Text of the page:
Discrimination law could change corporate culture, if only there was access to justice

Public companies take their disclosure obligations very seriously.

The risks of attention from the regulator, and shareholder class actions, make companies extremely careful about the information they provide to the market.

Companies know that investors who have suffered loss may well have the resources and support needed, and the will, to sue. And they know that the regulator is always watching.

So why doesn’t the risk of legal proceedings have a similar effect on companies when it comes to making sure their staff don’t engage in unlawful discrimination and sexual harassment? Why aren’t there roomfuls of senior leaders talking about what can be done to promote a discrimination- and harassment-free culture?

Some organisations – particularly those with good human resources advisors – know they have to try to remove hostility from the workplace. They are the firms trying to demolish barriers to workforce participation, not just to limit legal exposure, but to win the competition for talent.

But the threat of possible discrimination and sexual harassment proceedings is often not near the top of list in company risk assessments.

The reasons have to do with money, and power.

In discrimination and sexual harassment situations, those who suffer the loss tend to have little power. They are often easy targets for discrimination. Those who are sexually harassed tend to be people who are not in a position to fight back at the risk of losing their job.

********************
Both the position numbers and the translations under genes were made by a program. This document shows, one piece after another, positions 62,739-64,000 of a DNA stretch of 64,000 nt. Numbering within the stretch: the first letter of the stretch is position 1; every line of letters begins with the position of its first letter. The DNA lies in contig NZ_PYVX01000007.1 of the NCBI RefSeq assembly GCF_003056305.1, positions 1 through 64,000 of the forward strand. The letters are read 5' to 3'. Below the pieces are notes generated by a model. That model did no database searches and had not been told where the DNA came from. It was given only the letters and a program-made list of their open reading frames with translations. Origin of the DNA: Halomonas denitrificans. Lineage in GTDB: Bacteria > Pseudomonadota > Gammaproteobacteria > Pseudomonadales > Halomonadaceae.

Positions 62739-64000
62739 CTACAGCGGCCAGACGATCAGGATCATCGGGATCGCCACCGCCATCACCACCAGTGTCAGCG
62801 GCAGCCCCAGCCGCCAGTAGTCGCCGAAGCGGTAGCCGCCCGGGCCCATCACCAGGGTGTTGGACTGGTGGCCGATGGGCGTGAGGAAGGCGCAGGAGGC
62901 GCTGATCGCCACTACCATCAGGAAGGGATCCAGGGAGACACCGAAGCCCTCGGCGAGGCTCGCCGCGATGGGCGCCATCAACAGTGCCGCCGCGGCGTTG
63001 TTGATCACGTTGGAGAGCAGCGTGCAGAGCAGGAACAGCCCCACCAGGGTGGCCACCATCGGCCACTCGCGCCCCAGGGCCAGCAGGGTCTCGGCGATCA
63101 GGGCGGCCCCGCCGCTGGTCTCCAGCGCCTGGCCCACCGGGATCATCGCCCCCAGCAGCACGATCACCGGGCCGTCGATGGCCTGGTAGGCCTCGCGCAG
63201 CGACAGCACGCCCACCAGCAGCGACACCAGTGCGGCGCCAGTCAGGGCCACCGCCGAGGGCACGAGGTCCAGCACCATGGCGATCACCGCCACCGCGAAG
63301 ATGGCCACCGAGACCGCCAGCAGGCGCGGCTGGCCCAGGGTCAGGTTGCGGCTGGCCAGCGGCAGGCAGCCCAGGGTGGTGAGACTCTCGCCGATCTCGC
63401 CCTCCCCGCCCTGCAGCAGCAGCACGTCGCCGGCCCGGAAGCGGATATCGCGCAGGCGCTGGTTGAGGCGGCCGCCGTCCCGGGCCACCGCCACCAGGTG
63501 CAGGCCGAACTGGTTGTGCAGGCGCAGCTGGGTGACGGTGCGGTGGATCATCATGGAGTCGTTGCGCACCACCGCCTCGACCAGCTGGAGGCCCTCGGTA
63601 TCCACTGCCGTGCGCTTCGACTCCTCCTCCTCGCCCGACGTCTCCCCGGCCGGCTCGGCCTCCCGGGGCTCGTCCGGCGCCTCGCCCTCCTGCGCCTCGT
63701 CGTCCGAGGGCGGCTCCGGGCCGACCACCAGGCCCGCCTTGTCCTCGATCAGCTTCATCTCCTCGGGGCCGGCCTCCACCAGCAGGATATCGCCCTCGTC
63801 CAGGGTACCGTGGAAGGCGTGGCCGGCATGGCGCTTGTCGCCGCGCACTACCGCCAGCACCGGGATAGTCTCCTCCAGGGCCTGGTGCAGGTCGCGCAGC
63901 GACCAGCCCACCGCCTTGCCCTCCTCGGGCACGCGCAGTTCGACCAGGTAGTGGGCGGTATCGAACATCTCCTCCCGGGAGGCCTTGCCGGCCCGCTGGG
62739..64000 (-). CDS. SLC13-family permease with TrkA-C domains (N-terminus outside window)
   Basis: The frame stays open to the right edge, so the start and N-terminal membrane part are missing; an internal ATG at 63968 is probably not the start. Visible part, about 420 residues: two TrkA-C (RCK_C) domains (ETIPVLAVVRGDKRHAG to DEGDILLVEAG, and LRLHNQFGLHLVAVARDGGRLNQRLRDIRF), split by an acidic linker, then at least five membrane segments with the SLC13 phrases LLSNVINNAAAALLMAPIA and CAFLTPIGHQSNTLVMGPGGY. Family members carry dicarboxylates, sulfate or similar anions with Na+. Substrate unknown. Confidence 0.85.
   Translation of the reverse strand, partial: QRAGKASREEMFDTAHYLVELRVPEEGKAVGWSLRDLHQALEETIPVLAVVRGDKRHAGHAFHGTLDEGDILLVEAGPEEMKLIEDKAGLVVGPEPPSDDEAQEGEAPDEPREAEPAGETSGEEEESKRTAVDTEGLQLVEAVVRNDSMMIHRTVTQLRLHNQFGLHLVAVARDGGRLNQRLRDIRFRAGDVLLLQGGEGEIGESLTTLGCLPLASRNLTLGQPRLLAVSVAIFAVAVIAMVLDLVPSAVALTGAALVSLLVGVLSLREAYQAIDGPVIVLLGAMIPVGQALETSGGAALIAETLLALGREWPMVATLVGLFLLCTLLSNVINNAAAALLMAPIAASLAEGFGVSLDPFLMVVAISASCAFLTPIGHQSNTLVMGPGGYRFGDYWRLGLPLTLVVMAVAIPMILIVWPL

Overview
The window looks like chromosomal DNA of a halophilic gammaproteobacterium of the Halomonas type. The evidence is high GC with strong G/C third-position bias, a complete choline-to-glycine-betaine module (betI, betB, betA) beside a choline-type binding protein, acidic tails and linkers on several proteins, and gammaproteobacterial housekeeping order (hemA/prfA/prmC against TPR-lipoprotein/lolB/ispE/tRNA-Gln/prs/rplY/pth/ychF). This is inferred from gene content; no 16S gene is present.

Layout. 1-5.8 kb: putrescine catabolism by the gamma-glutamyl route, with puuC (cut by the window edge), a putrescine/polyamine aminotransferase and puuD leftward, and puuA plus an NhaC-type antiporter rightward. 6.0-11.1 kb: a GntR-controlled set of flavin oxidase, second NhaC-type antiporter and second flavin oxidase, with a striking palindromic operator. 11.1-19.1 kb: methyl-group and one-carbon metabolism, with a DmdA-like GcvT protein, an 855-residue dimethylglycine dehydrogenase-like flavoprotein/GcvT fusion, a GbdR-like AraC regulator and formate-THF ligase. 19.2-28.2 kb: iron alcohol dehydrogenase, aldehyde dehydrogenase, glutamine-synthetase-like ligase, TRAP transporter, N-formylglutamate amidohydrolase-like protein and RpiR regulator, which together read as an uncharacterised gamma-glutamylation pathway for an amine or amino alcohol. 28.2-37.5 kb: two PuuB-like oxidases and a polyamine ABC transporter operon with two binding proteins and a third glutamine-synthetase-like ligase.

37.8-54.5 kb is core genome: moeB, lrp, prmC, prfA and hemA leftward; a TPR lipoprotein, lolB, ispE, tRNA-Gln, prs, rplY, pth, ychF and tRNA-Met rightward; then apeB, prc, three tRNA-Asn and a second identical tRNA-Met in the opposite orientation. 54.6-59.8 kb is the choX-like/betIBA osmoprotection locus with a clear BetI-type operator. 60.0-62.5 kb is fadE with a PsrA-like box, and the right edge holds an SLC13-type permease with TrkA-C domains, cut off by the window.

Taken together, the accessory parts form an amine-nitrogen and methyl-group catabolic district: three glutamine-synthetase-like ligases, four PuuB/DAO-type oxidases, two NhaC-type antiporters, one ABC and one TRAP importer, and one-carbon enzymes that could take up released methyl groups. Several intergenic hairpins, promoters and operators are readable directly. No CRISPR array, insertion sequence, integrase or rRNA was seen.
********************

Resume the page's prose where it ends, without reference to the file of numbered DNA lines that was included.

Our estimable national and state human rights commissions do great work with the resources available to them, in investigating and considering human rights issues. As a nation we should be proud of those institutions.

But when it comes to fighting most workplace discrimination, Australia’s frameworks rely on individuals to complain about how they are treated.

Only a small proportion of those who suffer discrimination actually complain.

According to its 2011/12 annual report, the Australian Human Rights Commission received more than 17,000 inquiries about the law and the complaints process that year.

But it received only 2610 complaints in the same period.

Slightly fewer than half were resolved through Commission-supervised talks. The Commission is rightly proud of its work. But a large proportion of those complaints would have resolved because the complainant simply could not afford the costs and risks of going to court.

Those costs and risks are many. Firstly, going to court is daunting and legal representation is, for most people, a necessity. Legal costs would ordinarily run into the tens of thousands of dollars, or more.

Under federal discrimination law, losing parties generally pay winning parties’ costs. So the complainant – generally someone with little power and little money – must be willing to risk having to pay their own costs and most of the other party’s.  Litigation is unpredictable – there is always a risk of losing. Those who cannot bear that risk often cannot litigate. That does not mean the alternative is preferable: “no costs” jurisdictions have their own problems.